Background & Aims: Inherited mutations in the BRCA2 tumor suppressor have been associated with an increased risk of pancreatic cancer. To establish the contribution of Brca2 to pancreatic cancer we developed a mouse model of pancreas-specific Brca2 inactivation. Because BRCA2-inactivating mutations cause defects in repair of DNA double-strand breaks that result in chromosomal instability, we evaluated whether Brca2 inactivation induced instability in pancreatic tissue from these mice and whether associated pancreatic tumors were hypersensitive to DNA damaging agents. Methods: We developed mouse models that combined pancreas-specific Kras activation and Trp53 deletion with Brca2 inactivation. Development of pancreatic cancer was assessed; tumors and nonmalignant tissues were analyzed for chromosomal instability and apoptosis. Cancer cell lines were evaluated for sensitivity to DNA damaging agents. Results: In the presence of disrupted Trp53, Brca2 inactivation promoted the development of premalignant lesions and pancreatic tumors that reflected the histology of human disease. Cancer cell lines derived from these tumors were hypersensitive to specific DNA damaging agents. In contrast, in the presence of KrasG12D, Brca2 inactivation promoted chromosomal instability and apoptosis and unexpectedly inhibited growth of premalignant lesions and tumors. Conclusions: Trp53 signaling must be modified before inactivation of the Brca2 wild-type allele, irrespective of Kras status, for Brca2-deficient cells to form tumors.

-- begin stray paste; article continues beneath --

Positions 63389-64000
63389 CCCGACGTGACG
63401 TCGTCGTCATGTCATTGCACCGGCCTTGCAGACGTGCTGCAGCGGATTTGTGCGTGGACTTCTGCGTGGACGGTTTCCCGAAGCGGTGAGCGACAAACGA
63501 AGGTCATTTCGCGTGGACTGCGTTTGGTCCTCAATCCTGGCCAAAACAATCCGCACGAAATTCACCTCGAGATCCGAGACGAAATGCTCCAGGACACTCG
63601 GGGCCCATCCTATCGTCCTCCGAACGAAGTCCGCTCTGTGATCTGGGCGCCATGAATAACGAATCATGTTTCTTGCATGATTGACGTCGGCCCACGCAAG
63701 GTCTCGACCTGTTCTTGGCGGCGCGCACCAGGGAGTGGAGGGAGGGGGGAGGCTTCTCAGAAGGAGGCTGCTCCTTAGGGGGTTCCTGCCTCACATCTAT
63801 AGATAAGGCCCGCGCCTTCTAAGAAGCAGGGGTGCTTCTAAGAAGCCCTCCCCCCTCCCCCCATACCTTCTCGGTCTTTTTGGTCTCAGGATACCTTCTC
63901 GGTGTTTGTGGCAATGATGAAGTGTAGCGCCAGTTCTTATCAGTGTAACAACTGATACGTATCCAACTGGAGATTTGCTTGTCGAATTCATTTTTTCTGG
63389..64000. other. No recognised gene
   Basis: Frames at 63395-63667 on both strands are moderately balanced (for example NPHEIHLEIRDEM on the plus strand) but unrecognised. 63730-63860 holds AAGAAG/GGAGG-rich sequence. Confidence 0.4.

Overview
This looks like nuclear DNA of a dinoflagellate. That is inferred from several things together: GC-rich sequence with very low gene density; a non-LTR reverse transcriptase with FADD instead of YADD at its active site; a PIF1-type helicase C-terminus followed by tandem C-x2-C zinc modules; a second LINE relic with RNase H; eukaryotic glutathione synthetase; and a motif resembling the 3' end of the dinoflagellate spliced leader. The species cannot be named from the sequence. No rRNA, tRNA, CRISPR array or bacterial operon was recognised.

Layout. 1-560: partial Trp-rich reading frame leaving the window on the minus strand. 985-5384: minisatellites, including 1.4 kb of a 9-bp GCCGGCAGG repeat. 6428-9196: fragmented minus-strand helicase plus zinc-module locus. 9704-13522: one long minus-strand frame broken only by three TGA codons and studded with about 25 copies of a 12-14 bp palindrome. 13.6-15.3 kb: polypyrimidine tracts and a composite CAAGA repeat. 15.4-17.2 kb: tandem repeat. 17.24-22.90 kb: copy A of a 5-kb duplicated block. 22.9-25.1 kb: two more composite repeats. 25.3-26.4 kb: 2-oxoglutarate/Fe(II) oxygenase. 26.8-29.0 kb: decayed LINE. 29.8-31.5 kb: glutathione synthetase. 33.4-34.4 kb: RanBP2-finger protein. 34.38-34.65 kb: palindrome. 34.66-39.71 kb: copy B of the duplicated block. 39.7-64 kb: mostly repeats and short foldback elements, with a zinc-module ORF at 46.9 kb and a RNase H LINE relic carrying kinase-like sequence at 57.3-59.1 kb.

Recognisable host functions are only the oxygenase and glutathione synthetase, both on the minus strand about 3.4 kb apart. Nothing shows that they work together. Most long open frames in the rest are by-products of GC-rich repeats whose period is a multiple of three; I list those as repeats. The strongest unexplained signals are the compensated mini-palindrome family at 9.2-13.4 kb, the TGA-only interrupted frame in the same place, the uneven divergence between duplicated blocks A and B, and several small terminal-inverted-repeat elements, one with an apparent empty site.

- Cancer Genetics
ASJC Scopus subject areas